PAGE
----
|MadSci Network: Evolution|
I don’t know that 'we' (as opposed to 'some of us') necessarily say that proteinoid microspheres are the origin of today’s cells. Nobody knows how life arose, or what chemical characteristics of life as we know it are universal and which are peculiar to our own small corner of the universe. Thus, even when we finally do create something that is unambiguously life in the laboratory, we won’t be able to say with certainty that life on earth actually began that way.
There are several different aspects of living organisms, all of which are displayed by something which is truly living, which are not found in combination in the various candidates for 'protolife'.
(1) First, a living cell needs the ability to reproduce itself. This often seems to be thought of as THE defining characteristic of life, ever since the structure of DNA was solved and captured everyone’s imagination. Coacervate droplets and proteinoid microspheres can only reproduce themselves in the most trivial way, 'budding' or 'splitting' under physical stress to make little ones. All self-replication that we know of involves the nucleic acids, DNA and RNA. The complicated behaviour of DNA- and the slightly less complicated behaviour of the 'RNA world' that may have preceded it- must have developed in a fairly secure chemical environment, which probably already showed some of the other aspects of life. Were these environments alive? It is a question of what we want the word 'alive' to mean… These environments almost certainly had:
(2) A well defined ‘inside’ and ‘outside’ with some degree of control over what molecules get into the inside, and
(3) The capacity to catalyse a variety of chemical reactions.
Coacervate droplets and proteinoid microspheres both have a well- defined inside and outside, and will tend to retain any large molecules that arise inside them. Small uncharged molecules will tend to move through both a protein and a lipid membrane. One important difference that I can see is that the inside of a coacervate droplet will always tend to equalize in composition with the outside. It will be difficult to maintain a different concentration inside and outside for any small molecule (even of charged species which can't move through the lipid membrane), because water will move freely through the membrane to try and equalize their composition. On the other hand, a membrane that is filled with a lot of polymerized amino acids will have much more capacity to hold on to various small molecules, if they interact strongly with some of the (many different) chemical environments that one can find in a proto- protein. So microspheres seem to be a slightly better candidate from the point of view of providing a controlled environment.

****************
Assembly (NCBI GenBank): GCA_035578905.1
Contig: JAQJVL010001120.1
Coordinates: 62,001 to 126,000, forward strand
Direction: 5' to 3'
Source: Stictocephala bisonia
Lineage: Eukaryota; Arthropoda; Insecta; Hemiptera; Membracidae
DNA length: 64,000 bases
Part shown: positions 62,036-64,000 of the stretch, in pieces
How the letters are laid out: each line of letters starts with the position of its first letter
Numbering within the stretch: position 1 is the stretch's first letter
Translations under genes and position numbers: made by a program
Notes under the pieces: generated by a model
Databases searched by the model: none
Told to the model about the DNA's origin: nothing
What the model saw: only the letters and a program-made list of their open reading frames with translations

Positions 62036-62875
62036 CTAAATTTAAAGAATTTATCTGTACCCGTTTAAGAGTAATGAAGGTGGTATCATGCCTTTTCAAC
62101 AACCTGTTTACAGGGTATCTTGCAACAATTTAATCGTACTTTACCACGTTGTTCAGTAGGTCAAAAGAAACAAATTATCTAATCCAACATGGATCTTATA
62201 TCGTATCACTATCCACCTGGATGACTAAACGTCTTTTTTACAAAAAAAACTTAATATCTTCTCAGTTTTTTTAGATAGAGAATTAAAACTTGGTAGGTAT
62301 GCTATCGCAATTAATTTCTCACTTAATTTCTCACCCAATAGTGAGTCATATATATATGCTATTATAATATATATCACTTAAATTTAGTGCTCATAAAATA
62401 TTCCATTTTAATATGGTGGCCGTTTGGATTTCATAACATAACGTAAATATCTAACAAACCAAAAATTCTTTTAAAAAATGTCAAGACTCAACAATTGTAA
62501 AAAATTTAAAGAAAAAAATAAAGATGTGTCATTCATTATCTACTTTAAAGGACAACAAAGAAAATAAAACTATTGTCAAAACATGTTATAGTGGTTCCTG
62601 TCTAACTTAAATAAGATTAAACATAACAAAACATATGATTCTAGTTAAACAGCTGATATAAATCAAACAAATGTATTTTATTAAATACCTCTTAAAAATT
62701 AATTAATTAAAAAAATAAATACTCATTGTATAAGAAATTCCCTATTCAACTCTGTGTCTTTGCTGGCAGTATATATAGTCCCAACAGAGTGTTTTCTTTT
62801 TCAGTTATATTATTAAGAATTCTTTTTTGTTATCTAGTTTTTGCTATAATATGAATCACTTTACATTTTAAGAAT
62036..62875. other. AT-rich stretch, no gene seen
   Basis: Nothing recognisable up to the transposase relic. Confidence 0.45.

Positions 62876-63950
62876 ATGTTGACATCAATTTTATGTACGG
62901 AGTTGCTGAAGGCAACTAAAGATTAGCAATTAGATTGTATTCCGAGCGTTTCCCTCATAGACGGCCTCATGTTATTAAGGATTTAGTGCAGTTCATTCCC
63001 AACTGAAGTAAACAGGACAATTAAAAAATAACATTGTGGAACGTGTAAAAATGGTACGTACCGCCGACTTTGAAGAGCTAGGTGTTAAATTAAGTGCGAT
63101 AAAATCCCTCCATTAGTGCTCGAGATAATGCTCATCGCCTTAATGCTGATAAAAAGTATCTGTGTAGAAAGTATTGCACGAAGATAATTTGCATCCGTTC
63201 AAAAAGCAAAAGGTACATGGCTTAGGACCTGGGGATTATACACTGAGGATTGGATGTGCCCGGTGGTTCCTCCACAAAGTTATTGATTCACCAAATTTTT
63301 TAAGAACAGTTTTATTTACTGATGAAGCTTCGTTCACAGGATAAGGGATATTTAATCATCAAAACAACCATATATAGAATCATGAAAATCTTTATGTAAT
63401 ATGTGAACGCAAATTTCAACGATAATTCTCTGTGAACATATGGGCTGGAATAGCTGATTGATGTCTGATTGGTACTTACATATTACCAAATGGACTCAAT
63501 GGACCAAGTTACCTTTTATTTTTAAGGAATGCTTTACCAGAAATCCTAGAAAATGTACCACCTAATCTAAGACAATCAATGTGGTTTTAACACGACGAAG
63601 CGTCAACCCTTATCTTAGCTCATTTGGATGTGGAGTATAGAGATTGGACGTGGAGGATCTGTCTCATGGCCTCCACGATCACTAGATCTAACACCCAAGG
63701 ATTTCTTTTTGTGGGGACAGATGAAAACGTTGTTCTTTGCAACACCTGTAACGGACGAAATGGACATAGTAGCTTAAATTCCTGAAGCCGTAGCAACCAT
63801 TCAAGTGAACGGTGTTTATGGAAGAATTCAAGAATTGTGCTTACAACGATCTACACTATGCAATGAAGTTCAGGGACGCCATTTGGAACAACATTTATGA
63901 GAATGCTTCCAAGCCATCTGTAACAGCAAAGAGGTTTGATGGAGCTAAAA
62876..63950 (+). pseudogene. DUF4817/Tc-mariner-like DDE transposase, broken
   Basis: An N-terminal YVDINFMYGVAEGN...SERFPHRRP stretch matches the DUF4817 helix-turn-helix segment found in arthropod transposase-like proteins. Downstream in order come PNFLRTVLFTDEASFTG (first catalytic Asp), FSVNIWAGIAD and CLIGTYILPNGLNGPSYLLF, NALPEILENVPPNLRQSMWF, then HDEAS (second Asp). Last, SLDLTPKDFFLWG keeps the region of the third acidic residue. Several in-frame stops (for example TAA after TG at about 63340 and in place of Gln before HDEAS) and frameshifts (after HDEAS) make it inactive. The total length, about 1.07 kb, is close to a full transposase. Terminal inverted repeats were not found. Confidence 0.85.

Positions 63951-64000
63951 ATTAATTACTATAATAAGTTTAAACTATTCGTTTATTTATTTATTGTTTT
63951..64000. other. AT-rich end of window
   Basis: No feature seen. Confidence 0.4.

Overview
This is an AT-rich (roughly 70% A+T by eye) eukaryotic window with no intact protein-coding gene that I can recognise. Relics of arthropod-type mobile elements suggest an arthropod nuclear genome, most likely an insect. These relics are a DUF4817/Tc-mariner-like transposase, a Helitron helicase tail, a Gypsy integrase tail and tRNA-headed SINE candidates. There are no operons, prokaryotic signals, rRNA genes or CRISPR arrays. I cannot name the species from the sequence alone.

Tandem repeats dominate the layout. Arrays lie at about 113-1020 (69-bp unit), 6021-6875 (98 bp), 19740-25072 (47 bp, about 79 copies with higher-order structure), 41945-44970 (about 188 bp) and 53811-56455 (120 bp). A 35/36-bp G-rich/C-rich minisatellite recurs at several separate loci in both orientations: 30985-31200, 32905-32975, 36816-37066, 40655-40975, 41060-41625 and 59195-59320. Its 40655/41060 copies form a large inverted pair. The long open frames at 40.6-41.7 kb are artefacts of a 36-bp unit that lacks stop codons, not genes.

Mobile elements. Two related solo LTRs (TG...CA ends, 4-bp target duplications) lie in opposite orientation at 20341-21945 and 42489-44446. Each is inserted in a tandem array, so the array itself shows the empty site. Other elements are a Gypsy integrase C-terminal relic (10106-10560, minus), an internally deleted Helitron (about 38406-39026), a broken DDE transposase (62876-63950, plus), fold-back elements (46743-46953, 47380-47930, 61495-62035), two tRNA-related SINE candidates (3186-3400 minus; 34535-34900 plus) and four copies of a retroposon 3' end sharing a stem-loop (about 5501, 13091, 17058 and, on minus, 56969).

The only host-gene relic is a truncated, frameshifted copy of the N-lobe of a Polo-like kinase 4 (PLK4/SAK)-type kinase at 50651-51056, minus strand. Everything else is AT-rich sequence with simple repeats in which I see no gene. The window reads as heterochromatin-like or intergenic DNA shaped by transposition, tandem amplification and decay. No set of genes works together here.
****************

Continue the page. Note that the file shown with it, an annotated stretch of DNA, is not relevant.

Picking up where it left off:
Proteins are the most versatile catalysts we know of; they can catalyse a vast range of chemical reactions, under gentle conditions (room temperature, atmospheric pressure) that would make a chemical engineer weep. This link mentions a wide variety of chemical reactions of biological interest that have been reported to be catalysed by proteinoid microspheres. While nucleic acids also play important catalytic roles in life as we know it, lipids don't tend to do much. So microspheres seem to be a rather better candidate from this point of view, as well.
I can’t see how microspheres can grow, except in an environment where there are copious amounts of amino acid lying around, nor how it can really undergo molecular evolution without being self-replicating. But they seem to be an interesting phenomenon for further investigation…
In conclusion, "one lipid membrane does not a cell make"… I don't think we are going to stick out our neck and call anything the origin of today's cells, but proteinoid microspheres seem to be more relevant to the study of the origins of life than lipid coacervates.
Unfortunately I don't seem to have been able to work in a link to the work of Addy Pross, as I had originally intended… :(
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